Archive | November 2015

Storing Your Tools and Supplies for Winter

clean_toolMake sure to properly care for your tools for winter so that they’ll be in good shape in the spring. Clean hand tools, shovels, rakes, and hoes before putting them in storage; it’s easier to do the job now than wait until spring when the rust and hardened soil are harder to remove.

  1. Wash or wipe off excess soil; use a narrow putty knife to remove hardened soil. Or soak soil-encrusted tools in water and scrub with a wire brush.
  2. Remove rust with a coarse grade of steel wool or medium-grit sand paper. Add a few drops of oil to each side of the tool surface, and use a small cloth to spread it over the metal. This will help protect the surface against rust.
  3. 2003536302Sharpen the soil-cutting edges of shovels, hoes, and trowels to make digging easier.
  4. Check the handles for splinters and rough spots. Use sandpaper on rough, wooden-handled tools; coat with linseed oil.
  5. Make sure the handles are tightly fastened to the shovel, hoe, or rake. You may need to replace or reinstall missing pins, screws, and nails.

PesticideStorageAs you’re working to properly store your tools for winter, take a moment to locate, organize, and safely store fertilizers and pesticides.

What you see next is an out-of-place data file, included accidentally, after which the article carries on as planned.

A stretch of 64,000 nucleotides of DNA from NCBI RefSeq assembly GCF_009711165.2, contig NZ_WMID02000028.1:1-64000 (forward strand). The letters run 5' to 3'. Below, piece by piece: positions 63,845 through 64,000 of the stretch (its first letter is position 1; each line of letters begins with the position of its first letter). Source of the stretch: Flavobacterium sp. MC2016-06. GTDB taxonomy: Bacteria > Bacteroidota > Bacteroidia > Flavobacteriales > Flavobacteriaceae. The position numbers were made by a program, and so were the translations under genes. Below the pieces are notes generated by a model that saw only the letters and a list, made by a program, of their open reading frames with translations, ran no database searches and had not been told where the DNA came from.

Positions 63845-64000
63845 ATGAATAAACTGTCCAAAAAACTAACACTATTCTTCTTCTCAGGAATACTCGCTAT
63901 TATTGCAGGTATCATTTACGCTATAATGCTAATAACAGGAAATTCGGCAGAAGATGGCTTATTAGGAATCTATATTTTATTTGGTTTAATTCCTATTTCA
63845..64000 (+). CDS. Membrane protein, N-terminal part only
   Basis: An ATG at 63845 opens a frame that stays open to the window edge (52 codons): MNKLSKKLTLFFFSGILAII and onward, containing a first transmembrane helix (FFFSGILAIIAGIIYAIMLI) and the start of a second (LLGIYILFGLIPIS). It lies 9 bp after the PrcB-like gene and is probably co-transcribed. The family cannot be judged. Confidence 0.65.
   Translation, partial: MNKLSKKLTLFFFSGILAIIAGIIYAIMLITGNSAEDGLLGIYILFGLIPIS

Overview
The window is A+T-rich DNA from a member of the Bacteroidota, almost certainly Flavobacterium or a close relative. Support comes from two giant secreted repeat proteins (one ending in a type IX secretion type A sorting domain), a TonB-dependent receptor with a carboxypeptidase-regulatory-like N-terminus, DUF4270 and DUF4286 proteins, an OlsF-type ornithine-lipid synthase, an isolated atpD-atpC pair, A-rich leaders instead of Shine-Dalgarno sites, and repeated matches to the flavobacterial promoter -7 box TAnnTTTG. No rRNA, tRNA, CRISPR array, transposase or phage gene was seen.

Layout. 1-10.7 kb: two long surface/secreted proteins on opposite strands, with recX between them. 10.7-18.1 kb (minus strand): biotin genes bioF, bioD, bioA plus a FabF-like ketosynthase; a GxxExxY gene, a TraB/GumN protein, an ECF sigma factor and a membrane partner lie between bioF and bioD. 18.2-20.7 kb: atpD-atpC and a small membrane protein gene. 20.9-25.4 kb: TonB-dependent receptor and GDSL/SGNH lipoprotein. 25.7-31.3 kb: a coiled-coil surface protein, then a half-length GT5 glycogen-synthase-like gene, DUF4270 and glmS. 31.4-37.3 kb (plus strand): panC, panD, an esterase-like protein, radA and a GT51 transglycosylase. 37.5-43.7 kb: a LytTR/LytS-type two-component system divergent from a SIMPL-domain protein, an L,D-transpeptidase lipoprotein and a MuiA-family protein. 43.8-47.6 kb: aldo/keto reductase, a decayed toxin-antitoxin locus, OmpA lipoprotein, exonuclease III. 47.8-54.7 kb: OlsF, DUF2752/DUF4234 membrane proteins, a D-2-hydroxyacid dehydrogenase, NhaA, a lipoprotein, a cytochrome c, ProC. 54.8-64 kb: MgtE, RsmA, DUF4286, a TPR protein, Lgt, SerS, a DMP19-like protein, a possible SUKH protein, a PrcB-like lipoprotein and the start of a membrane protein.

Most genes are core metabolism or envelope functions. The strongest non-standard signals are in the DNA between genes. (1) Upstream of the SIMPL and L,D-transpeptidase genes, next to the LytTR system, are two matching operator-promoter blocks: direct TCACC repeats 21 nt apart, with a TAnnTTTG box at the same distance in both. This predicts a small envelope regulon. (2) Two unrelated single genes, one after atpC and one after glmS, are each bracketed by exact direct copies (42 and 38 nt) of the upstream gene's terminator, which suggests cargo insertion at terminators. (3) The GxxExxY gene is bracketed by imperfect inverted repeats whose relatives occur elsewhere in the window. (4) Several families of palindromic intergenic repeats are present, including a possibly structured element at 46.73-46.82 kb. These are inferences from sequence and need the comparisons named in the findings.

1. Always leave pesticides in their original containers. It is illegal — and unwise — to transfer them to a different container.
  2. Pesticides should be stored in a locked area, away from pets and children.
  3. Store granular formulations in cool, dry locations.
  4. Liquids should be kept out of direct sunlight and freezing temperatures. Freezing and UV can diminish the effectiveness of some products.

Finally, you should store your lawn mower properly so it, too, will be ready to go in the spring.

  1. Empty the gas tank, or fill it with a gas preservative. The gas can be emptied by running the motor until it eventually runs out of gas. If you’re adding a gas preservative, run the motor for a few minutes to mix the preservative and gas together.
  2. Disengage the spark plug wire for safety.
  3. Drain and replace the oil. This should be done at least once a year; check your owner’s manual for specific instructions.
  4. Clean off any dirt and matted grass.
  5. Sharpen the blades or make a note to do so first thing in the spring before mowing season begins.
  6. Buy replacement belts, spark plugs, and air filter as needed and store them until spring.

By caring for your tools and supplies properly each year, you’ll save a lot of money and will be ready to “hit the ground running” each spring.

Written by Vicki

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So, why don’t they die?

After posting the article about how to protect your conifers this winter, I started thinking: with the really cold weather that we get, why don’t more things just die in the winter? Had to do some research on this one:

WinterSnowTrees“Sometimes they do die, but that mostly happens when people push their luck and try to grow something that isn’t hardy in their area, or when winter becomes extraordinarily cold for an extended period or shows up too early. But under normal circumstances, plants don’t just sit there wishing they could go inside — they acclimate in stages.